Repost from The Pioneer, Cal State East Bay
[Editor: Excellent, balanced coverage. Be sure to see new quotes from Benicia Principal Planner Amy Million, Benicia resident Beverly Edmonds, Benicia Economic Development Manager Mario Giuliani, Andrés Soto of Benicians for a Safe and Healthy Community and Valero’s PR Manager Sue Fisher Jones. – RS]
Crude oil by rail a possibility in BeniciaBy Kali Persall and Vanessa Pineda, Managing Editor and Contributor, April 6, 2016
A controversial proposal by the Valero oil refinery that would bring in thousands of tons of crude oil a day has some Benicia residents seriously questioning whether it’s time to peel the “It’s Better in Benicia” bumper stickers from the backs of their cars and relocate.
Originally proposed in 2013, the project would bring 70,000 barrels of crude oil into the Benicia oil refinery facility by roughly 100 railroad tank cars daily. It would not increase the amount of crude currently brought to the refinery through pipeline and marine vessels, but instead would replace 81 percent of the oil imported by ship. According to Valero, the refinery can process up to 170,000 barrels of oil per day.
Trains have been known to derail, and in cases where crude oil was on board, have killed people, ruined the environment and destroyed the value of entire towns. Benicia residents are divided on whether the transportation developments are necessary and worth the risk to the environment.
The Benicia City Council heard Valero’s appeal for the project on March 15, which was initially rejected the city planning commission, after four nights of hearings and public comment, on Feb. 11 where over 145 people signed up to speak, according to Amy Million, principal planner of the city. The planning commission reviewed the final Environmental Impact Report (EIR) before unanimously concluding that the potential risks to the environment in the event of a derailment or unloading accident were too significant to justify approval.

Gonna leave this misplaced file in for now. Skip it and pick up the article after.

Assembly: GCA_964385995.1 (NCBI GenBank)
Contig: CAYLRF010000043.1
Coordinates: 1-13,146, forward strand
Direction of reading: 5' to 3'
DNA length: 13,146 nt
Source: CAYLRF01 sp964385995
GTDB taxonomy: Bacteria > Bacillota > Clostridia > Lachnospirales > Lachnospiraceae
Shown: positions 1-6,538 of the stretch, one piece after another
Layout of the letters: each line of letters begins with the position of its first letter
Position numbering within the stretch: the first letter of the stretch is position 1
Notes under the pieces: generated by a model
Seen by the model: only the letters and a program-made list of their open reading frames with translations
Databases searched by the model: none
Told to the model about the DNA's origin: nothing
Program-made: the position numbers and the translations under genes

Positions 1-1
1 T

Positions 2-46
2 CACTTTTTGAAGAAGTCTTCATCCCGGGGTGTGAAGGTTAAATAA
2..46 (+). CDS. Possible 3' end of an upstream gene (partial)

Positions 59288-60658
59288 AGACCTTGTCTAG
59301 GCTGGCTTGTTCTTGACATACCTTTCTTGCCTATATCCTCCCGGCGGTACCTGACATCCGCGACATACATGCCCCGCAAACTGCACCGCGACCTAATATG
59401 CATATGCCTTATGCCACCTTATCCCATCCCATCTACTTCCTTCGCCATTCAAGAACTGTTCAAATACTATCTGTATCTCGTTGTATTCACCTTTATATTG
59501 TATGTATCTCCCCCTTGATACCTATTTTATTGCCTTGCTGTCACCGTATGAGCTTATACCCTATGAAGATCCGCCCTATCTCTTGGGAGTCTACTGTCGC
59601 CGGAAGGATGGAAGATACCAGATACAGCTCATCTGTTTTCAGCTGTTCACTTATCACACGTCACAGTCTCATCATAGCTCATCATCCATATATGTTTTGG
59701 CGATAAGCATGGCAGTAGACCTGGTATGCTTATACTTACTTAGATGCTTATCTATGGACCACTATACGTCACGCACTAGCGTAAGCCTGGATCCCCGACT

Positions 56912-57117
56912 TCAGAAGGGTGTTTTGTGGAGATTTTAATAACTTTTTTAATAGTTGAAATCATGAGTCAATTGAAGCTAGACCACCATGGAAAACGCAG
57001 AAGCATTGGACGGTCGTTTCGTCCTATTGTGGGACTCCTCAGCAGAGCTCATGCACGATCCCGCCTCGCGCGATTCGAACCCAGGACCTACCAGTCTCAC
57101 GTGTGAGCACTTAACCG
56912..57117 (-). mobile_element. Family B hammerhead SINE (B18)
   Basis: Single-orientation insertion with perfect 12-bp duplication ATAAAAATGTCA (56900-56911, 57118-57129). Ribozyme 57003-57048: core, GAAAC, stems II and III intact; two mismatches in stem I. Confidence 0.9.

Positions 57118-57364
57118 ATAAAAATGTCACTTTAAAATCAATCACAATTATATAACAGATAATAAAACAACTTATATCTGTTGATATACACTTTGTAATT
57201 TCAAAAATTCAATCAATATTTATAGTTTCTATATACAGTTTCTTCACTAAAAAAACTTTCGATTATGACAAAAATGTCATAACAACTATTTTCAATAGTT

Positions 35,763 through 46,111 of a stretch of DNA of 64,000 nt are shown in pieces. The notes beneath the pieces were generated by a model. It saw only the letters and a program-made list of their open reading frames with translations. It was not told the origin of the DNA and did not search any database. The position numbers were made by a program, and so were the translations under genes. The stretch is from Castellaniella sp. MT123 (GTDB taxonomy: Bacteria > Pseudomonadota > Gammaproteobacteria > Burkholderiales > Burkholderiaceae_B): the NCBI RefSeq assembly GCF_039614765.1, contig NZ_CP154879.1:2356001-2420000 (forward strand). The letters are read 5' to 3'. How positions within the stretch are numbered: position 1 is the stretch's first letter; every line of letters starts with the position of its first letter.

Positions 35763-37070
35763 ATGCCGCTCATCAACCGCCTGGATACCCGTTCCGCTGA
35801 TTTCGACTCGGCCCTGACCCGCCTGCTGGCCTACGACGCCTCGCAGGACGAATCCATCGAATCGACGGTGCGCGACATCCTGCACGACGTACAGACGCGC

After hearing Valero’s appeal a month later, the city council is currently deliberating whether or not to approve the crude by rail project.
Three proposed possible train routes between the Southern California border, Roseville and Benicia would follow the Union Pacific railroad and pass through various cities throughout the state before arriving in Benicia. According to the Revised Draft EIR, project-related train traffic on the train routes would generate nitrogen oxide emissions that could turn into ozone, which could exceed air quality standards in air districts along the routes. This is considered one of the 11 significant unmitigatable impacts on which the planning commission based its decision to deny the proposal.
Nitrogen Oxide (NOx) is a poisonous gas and air pollutant that is emitted by automobiles, industrial sources and fuels that contain nitrogen, such as oil, according to the United States Environmental Protection Agency. When mixed with volatile chemicals in the presence of sunlight, it can form ozone, also known as smog; a gas that can cause serious respiratory damages when inhaled. According to the EPA, ozone can cause coughing, throat irritation and even reduce lung function, and is one of two pollutants that pose the greatest threat to human health in this country.
Fifty nine letters opposing the project were published in the final EIR, many containing concerns about the harmful effects that rail transportation could have on the environment. Valero’s crude by rail project was proposed shortly after a 74-car freight train carrying crude oil derailed in Lac-Megantic, Quebec, a town of roughly 6,000. Forty-seven people were killed and nearly 6 million liters of oil seeped into the land, water and atmosphere during the fire that ensued, according to the Montreal Gazette. Many residents are worried that a similar disaster could occur in Benicia, a city of roughly 28,000.
“I have a two-year-old grandchild and I worry how this will affect him,” said 16-year Benicia resident Beverly Edmonds, 67. “Will he be living in this lovely place or a toxic, decimated shell of a town or will his health be affected by toxic fumes or the effects of a rail disaster?”